This will be a long post, because it was a long year.
I’m a very organized person. I know this because I love lists.
I write lists everywhere. In my notebook, in my Notes app, on empty envelopes, receipts, paper bags. As a kid I would write them on my wrists (my mother hated that). Periodically I compile the lists together, figure out which items to do first, and scribble them out when complete. And I know the system is working because everything gets done, mostly, eventually, at some point.
It doesn’t work very well.
I’ve been giving talks and ranting in tweets for several years now, and the same question crops up again and again: “How do I get into SRE? How do I get there from here?”
My answer is usually rambling and long. So long, that sometimes I don’t even write back. There is simply too much to say! Too much history. Too much context. Too many factors for each person’s individual situation.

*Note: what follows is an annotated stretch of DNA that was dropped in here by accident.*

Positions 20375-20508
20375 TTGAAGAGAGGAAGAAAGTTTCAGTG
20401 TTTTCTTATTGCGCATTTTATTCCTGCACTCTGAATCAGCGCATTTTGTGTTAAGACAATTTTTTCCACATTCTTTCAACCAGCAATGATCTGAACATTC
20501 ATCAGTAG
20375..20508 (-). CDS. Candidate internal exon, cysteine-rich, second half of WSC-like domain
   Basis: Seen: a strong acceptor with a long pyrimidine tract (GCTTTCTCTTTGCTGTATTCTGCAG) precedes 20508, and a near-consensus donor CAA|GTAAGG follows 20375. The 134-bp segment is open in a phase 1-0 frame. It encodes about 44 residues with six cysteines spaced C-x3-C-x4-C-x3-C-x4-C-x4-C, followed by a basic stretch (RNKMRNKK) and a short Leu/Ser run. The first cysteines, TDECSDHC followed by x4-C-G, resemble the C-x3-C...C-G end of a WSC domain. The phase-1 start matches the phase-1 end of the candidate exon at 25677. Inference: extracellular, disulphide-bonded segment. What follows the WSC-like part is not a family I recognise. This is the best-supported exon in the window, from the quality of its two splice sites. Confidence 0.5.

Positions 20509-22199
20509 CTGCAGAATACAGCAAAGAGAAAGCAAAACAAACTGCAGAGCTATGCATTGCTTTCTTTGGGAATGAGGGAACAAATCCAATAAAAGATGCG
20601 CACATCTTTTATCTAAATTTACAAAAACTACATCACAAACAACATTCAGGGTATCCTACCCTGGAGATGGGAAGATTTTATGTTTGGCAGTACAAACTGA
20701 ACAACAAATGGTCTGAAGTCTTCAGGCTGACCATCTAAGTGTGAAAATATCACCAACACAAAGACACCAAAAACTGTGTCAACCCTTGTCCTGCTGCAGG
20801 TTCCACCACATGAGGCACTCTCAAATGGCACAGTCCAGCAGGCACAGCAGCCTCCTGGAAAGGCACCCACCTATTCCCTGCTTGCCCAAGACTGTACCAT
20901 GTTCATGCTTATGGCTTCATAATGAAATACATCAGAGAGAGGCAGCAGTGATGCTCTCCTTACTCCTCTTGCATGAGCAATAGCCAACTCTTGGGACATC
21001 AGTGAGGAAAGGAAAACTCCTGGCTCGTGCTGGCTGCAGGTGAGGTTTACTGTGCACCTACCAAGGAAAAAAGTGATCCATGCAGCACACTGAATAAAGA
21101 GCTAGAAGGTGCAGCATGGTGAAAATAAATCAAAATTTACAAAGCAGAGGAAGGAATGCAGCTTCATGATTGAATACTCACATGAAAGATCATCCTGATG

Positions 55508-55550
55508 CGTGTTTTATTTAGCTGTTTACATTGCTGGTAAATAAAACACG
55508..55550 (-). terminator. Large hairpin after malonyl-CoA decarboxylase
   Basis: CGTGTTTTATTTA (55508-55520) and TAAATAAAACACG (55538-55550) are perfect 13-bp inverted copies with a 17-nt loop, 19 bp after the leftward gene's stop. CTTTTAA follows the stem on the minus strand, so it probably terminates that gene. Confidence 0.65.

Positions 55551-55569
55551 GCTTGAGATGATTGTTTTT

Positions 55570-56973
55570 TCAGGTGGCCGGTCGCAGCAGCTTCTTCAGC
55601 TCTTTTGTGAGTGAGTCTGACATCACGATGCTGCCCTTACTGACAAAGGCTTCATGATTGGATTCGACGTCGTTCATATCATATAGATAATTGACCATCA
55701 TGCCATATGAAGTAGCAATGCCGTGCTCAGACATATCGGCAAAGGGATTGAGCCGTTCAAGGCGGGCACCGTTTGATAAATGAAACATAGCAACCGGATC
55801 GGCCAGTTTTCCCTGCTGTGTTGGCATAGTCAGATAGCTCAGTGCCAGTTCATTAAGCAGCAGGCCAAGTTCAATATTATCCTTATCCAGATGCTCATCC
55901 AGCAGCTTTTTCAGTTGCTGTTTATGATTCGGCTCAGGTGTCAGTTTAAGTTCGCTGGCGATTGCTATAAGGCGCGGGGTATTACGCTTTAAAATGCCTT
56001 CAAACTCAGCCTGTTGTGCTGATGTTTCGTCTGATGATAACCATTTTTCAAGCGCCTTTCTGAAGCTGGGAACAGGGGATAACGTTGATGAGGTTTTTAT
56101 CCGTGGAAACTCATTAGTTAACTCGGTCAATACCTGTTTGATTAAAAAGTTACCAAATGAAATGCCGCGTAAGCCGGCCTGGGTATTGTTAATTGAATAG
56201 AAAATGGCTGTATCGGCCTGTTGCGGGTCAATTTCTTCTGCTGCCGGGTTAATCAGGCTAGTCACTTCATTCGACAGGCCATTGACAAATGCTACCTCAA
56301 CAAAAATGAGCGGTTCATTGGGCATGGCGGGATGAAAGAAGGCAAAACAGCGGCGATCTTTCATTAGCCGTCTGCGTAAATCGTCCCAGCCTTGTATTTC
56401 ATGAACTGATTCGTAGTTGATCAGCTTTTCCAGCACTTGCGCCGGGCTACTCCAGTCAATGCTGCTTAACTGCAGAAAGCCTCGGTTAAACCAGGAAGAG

So, here it is. My formal ramblings on how to get into SRE: what I think it is, how I got there, how you can get there, and how to do it. This post is a guide and meant for bookmarking, referencing, and sharing. It provides insights that you can map to your specific situation to get you started on your specific path.
I hope you find this useful in your journey.
One of the most powerful concepts in programming is branching, which most new programmers learn as If-Else statements. This approachable logic flow makes it easy to navigate choices and is present in nearly every codebase out there. In some languages there is a variation of this logic flow called a case statement (or switch statement), which is a cleaner way of dealing with many If-Else sequences.
However, there is yet another variation that, when used in the right circumstances, can make your code more elegant and your program more performant: the function dispatch table.
2018, the year that felt like ten. Time hopped and jogged and stood still, twisted me all around, chewed me up and spat me out with every horrible update of the news cycle.